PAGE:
The use of grafted vegetables in Israel is increasing rapidly and is estimated at five million transplants per year. Grafted watermelons now account for 60 to 70% of the total cultivated area of this crop. All early watermelons grown in the Arava Valley of southern Israel (transplanted in mid-winter and harvested in April) are grafted. Grafting muskmelons and cucumbers is less common due to the high price of the grafted transplants. With watermelons, growers commonly reduce the stand of grafted transplants in the field as compared with nongrafted transplants. This reduction is often accompanied by a compensatory increase in plant productivity such that total yields are maintained and the crop is profitable despite the higher cost of grafted transplants. Moreover, grafted plants are protected from the Melon Necrotic Spotted Virus (MNSV), which is not controlled by methyl bromide fumigation. In muskmelons and cucumbers, however, yield compensation is less pronounced or nonexistent and the higher price for grafted transplants threatens the profitability of the crop; nevertheless, the acreage of grafted melons increased in the last two years, especially for early melons, which bring high prices in the local and export markets. Comprehensive descriptions of various aspects (grafting methods, diseases targeted, acreage, etc.) related to grafted vegetables, especially in the Far East, has been reviewed by Lee and Oda. In this article, we will concentrate on sharing the experience we acquired in Israel with grafted cucurbits, which is the main plant family grafted around the world.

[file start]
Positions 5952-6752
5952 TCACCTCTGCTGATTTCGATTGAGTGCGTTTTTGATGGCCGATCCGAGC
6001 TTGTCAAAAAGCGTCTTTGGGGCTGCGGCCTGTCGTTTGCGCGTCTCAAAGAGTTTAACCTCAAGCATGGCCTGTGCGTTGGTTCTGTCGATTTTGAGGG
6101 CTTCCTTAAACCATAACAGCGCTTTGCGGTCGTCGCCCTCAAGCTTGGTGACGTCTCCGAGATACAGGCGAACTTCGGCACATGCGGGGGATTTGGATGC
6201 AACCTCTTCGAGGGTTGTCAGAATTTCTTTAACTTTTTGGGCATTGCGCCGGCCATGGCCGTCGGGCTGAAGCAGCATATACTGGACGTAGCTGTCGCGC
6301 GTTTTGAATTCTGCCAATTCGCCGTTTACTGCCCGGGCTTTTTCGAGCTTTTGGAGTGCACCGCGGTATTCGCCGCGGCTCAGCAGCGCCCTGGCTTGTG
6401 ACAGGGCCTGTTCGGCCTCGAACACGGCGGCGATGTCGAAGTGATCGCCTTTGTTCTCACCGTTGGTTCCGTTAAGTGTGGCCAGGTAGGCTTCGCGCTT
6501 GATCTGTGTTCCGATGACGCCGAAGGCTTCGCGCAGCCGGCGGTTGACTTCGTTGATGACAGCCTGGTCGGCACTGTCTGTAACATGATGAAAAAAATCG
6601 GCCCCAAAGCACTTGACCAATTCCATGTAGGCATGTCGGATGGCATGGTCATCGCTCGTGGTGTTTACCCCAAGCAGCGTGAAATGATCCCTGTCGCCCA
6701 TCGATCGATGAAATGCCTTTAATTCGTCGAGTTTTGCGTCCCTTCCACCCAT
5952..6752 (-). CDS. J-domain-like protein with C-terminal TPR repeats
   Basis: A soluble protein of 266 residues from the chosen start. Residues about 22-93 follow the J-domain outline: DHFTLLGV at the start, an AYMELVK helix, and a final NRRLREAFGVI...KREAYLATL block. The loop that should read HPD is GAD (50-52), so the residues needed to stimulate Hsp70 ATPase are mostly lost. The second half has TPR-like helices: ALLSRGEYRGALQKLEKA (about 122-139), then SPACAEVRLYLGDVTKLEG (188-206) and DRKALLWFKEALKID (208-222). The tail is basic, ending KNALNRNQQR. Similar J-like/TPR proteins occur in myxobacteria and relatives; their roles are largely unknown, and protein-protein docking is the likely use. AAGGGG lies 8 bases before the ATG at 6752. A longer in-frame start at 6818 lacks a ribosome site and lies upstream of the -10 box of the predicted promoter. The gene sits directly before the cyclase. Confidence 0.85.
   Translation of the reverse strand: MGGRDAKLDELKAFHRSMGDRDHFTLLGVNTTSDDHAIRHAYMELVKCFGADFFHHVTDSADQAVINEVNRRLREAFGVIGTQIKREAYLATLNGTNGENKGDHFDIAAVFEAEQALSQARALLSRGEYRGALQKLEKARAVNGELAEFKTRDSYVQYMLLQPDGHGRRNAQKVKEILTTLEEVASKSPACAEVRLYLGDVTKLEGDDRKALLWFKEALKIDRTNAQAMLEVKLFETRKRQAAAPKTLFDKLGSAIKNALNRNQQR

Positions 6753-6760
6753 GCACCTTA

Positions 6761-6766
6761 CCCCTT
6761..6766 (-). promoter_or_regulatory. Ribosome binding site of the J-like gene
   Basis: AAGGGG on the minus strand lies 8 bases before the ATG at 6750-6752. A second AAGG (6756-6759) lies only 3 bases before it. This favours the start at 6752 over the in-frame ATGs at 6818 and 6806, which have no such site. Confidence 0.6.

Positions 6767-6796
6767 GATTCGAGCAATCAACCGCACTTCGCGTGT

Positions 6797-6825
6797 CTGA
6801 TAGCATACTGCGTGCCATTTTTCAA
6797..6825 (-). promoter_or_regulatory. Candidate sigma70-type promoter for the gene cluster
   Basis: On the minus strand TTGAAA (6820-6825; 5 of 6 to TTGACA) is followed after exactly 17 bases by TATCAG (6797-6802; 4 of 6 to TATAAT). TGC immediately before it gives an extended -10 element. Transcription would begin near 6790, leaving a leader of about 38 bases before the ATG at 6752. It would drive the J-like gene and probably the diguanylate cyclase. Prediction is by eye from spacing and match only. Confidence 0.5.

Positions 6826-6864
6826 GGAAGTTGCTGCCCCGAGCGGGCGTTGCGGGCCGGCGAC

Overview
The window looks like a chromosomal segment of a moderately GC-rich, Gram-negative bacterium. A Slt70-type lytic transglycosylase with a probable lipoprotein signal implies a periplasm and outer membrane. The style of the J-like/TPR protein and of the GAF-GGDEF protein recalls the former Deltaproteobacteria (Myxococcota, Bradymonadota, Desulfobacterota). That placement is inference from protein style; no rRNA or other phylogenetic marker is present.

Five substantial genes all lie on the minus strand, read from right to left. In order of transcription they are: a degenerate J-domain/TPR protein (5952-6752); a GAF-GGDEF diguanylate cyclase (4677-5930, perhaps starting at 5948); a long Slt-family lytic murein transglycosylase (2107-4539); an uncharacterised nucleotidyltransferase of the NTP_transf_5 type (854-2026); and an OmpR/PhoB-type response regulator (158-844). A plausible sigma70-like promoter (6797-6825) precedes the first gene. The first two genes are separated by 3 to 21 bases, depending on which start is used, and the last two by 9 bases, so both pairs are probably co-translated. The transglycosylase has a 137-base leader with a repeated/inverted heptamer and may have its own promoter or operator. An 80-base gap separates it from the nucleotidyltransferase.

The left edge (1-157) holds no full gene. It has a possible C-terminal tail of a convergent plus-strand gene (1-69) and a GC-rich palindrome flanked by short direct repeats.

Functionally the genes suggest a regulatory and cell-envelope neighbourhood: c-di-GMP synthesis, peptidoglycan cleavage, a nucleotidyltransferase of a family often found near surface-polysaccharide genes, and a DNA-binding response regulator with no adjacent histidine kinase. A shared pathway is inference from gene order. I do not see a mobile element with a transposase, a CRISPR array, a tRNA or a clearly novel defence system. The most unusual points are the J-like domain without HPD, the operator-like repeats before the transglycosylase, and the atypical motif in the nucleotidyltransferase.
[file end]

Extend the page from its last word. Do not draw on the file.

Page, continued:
Intra- and Interspecific

Grafting Suppression of soilborne pathogens can be achieved by grafting susceptible scions onto resistant rootstocks of the same species (intraspecific grafting) or on a close member of the same botanical family (interspecific grafting). In tomatoes, for example, a large collection of tomato rootstocks is available. These stocks contain different genes for resistance to fungal pathogens, viruses, and nematodes; thus intraspecific grafting is very common. In melons, however, resistant muskmelons or Cucurbita rootstocks are used for different purposes. Intraspecific grafting is mainly used to avoid damage caused by wilt pathogens such as Fusarium oxysporum f. sp. melonis for which resistance genes exist in certain melon varieties. This approach provides complete protection from the disease, with no reduction in fruit quality and quantity. The possibility of using melon rootstocks for reducing Monosporascus wilt damage was studied in order to avoid undesirable effects of the Cucurbita rootstock on fruit quality. Although there are muskmelon accessions with differing levels of quantitative resistance to the disease that may serve as rootstocks, it has not been possible to obtain grafted plants with reliable resistance under a variety of environmental conditions (R. Cohen and M. Edelstein, unpublished data). In fact, for suppression of root and stem rot diseases for which dependable resistance is not available in melons, only Cucurbita rootstocks provide the required nonspecific resistance. Intra- and interspecific grafting have their own beneficial and detrimental characteristics as to phytopathological and horticultural behavior. Cucurbita rootstocks provide nonspecific but efficient protection against a wide range of soilborne pathogens and against some abiotic stresses, but such rootstocks may in certain cases affect fruit size and quality. On the other hand, susceptible muskmelons grafted onto resistant muskmelons have fewer horticultural problems related to scion–rootstock compatibility, but their resistance is often limited to one or a few pathogens, or even to a specific race of one pathogen. 

Muskmelon Diseases